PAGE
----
2

This isn't really an answer, but it's too long for a comment. In any case, I think the answer could depend on your formulation. I can see two ways to interpret your question. Suppose $X$ and $Y$ are topological groups, homeomorphic as topological spaces. Are they necessarily isomorphic as abstract groups? topological groups? Obviously 2 implies 1. I ...

2

I will restrict myself only to Lie groups, since the world of groups outside of this class is way too large and, I do not think, there is a good answer in this context. I will also restrict to simply-connected Lie groups so that the answer is reasonably neat. (This is not a very good reason, but this will keep my answer reasonably brief, I did not think ...

2

I'll stick with your question 2. By definition a fiber bundle $E\to X$ is locally homeomorphic to $U\times F$ where $U$ is open in $X$ and $F$ is the fiber. So in fact if $X$ is connected all the fibers of $E$ are homeomorphic. On the other hand if $X$ has distinct connected components the fibers over each one can differ arbitrarily, so that there's no ...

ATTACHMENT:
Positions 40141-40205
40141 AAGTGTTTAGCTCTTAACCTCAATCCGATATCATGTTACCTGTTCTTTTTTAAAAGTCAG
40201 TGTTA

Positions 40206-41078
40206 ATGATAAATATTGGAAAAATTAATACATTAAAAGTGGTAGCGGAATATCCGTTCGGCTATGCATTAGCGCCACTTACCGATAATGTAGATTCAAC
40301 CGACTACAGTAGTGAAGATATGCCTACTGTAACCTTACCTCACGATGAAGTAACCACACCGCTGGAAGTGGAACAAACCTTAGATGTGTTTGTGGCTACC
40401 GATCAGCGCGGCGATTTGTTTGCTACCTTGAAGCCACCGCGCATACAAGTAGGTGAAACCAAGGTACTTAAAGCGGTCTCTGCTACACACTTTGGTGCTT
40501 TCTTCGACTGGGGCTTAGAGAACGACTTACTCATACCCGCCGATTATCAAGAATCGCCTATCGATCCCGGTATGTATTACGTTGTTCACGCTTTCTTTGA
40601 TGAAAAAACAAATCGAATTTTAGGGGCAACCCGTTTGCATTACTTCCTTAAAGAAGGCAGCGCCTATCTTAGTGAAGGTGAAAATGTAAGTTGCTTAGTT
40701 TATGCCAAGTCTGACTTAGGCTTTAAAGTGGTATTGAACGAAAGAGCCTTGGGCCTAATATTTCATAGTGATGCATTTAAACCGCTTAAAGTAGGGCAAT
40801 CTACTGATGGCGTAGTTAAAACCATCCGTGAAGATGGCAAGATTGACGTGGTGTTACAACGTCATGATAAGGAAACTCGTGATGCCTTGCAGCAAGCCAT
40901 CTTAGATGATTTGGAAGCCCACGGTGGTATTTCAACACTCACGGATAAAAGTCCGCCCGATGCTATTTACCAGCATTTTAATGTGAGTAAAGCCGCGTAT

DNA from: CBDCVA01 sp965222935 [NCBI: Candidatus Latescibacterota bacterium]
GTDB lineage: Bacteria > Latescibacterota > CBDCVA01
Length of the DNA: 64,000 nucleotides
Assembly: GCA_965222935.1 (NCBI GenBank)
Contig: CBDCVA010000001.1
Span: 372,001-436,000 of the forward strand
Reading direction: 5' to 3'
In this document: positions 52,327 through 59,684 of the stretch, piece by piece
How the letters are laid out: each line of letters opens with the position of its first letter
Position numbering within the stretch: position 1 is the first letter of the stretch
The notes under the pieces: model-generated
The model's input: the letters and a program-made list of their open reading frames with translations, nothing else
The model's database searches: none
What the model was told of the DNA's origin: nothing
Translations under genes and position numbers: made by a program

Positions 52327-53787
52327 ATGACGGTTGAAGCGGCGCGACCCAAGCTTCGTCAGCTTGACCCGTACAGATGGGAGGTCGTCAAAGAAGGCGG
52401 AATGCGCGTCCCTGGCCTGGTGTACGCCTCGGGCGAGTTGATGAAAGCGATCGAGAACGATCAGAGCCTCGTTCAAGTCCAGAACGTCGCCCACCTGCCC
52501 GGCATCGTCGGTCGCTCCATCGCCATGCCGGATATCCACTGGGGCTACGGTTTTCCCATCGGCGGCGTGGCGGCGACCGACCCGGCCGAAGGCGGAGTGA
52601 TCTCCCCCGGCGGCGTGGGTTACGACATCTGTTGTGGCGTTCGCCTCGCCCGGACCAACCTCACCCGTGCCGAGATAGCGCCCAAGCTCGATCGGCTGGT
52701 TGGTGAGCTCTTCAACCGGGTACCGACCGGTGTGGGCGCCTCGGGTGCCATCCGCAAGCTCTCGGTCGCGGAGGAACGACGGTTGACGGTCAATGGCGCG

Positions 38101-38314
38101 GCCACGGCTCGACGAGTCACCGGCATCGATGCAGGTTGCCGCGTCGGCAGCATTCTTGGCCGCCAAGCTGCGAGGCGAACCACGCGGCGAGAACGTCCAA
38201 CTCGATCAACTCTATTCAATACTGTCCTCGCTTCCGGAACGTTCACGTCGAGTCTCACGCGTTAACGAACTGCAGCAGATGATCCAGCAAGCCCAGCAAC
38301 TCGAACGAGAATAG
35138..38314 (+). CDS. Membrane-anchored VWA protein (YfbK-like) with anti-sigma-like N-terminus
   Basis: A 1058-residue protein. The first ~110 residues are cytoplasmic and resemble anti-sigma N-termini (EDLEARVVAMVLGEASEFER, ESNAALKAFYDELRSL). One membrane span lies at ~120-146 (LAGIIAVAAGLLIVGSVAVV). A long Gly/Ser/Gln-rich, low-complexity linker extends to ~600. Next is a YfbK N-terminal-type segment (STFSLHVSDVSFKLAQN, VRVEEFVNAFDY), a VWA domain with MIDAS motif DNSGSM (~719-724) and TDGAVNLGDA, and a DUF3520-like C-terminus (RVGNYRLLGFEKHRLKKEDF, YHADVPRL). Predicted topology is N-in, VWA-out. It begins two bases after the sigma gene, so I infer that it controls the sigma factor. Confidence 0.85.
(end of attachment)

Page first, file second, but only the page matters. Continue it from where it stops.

2

Let $(O_i)_{i\in I}$ be any open cover of $T$. Since $T$ is regular, one can find an open cover $(V_j)_{j\in J}$ such that, for each $j\in J$, the closure $\overline V_j$ of $V_j$ is contained in $O_{i(j)}$, for some $i(j)\in I$. Next, by assumption on $T$, one can find $j_1, \dots ,j_N\in J$ such that $V_{j_1}\cup\dots \cup V_{j_N}$ is dense in $T$. Then ...

2

Your proof is correct and in my opinion is the simplest way to prove this fact. A more geometric approach is given by Hausdorff-Kuratowski convergence. The compactness theorem for such convergence says in particular that any sequence of compact sets (i.e. your circles) which are all contained in the same compact sets (the bounding square) converge, up to a ...